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PO coding style and conventions

Discussion in 'Development General' started by Mystra, Nov 5, 2010.

  1. Mystra

    Mystra Active Member

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    • All code is ASCII only. UTF-8 if you can't help it (but nothing else).
    • Avoid C casts, prefer C++ casts (static_cast, const_cast, reinterpret_cast).
    • Use the constructor to cast simple types: int(myFloat) instead of (int)myFloat

    • 4 spaces are used for indentation
    • As a base rule, the left curly brace goes on the same line as the start of the statement:
      Code (cpp):
      1.  
      2. // Wrong
      3. if (codec)  
      4. {  
      5. }  
      6.  
      7. // Correct  
      8. if (codec) {  
      9. }
      10.  
    • Exception: Function implementations and class declarations always have the left brace on the start of a line:
      Code (cpp):
      1.  
      2. static void foo(int g)
      3. {  
      4.     qDebug("foo: %i", g);  
      5. }  
      6.  
      7. class Moo  
      8. {  
      9. };
      10.  
    • (this one I changed) ALWAYS use curly braces when the statement with a block takes more than 1 line.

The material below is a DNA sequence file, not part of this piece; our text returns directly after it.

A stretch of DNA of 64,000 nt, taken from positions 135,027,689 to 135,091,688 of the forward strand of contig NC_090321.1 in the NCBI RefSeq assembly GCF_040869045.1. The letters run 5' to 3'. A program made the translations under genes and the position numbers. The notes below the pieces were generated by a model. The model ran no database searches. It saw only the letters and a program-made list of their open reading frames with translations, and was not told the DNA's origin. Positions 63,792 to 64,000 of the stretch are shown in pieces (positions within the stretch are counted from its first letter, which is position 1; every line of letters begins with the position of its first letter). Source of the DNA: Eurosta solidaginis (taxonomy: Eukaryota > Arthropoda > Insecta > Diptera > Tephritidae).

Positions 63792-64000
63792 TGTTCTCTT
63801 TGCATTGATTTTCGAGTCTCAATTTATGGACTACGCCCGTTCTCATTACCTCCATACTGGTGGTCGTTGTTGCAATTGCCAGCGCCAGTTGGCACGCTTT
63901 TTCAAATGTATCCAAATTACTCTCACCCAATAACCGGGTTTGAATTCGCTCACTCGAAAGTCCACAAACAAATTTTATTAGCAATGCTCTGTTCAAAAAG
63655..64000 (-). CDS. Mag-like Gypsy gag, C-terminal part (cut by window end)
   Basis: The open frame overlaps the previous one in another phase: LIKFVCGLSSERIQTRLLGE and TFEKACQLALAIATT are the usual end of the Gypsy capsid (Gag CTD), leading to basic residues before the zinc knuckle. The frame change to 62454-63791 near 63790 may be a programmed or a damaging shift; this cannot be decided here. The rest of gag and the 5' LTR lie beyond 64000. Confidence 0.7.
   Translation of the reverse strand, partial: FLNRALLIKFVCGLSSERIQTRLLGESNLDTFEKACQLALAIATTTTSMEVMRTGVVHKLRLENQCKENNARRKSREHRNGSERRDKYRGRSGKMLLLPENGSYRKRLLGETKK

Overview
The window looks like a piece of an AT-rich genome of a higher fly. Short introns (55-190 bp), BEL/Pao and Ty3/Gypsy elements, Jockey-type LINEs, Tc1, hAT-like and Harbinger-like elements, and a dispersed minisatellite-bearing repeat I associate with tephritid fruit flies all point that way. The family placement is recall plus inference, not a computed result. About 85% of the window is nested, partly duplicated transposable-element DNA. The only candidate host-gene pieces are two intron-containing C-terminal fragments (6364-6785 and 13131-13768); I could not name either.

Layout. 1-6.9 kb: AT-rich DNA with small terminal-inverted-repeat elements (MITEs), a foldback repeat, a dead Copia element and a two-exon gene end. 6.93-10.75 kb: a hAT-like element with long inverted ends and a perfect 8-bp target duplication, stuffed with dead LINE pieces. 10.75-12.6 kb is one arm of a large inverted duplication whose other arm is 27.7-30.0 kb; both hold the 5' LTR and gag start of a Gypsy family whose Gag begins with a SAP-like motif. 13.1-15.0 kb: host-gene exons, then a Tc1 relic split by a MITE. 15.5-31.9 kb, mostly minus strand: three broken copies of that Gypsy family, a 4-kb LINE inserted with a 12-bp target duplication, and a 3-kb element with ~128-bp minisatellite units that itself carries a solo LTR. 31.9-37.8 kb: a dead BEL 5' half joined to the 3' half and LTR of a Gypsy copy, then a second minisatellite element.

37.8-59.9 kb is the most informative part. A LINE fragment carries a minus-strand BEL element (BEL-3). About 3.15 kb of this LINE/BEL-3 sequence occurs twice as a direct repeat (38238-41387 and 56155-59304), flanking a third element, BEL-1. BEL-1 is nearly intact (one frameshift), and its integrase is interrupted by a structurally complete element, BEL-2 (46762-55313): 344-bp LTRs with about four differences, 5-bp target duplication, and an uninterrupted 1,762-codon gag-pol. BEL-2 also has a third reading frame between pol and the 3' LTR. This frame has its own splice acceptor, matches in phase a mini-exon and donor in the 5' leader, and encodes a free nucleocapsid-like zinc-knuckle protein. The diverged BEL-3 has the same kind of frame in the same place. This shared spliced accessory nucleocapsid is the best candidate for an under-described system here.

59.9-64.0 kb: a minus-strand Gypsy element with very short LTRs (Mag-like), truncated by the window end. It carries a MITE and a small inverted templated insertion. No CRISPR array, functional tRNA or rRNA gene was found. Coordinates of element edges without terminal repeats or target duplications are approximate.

Code (cpp):
      1.  
      2. // Wrong
      3. // While it may be correct for a compiler it is harder to read.
      4. if (address.isEmpty())  
      5.     return false;  
      6.  
      7. for (int i = 0; i < 10; ++i)  
      8.     qDebug("%i", i);
      9.  
      10. // Correct
      11. if (address.isEmpty()) {  
      12.     return false;  
      13. }  
      14.  
      15. for (int i = 0; i < 10; ++i) {  
      16.     qDebug("%i", i);  
      17. }  
      18.  
      19. // Unless statement(s) is(are) very long you should consider using single-line form
      20.  
      21. if (address.isEmpty()) return false;  
      22.  
      23. for (int i = 0; i < 10; ++i) qDebug("%i", i);  
      24.  
    • Use parentheses to group expressions. Compiler has no problems identifying what should it do (even if it is not what you intended), for humans however it may not be so easy.
      Code (cpp):
      1.  
      2. // Wrong
      3. if (a && b || c)  
      4.  
      5. // Correct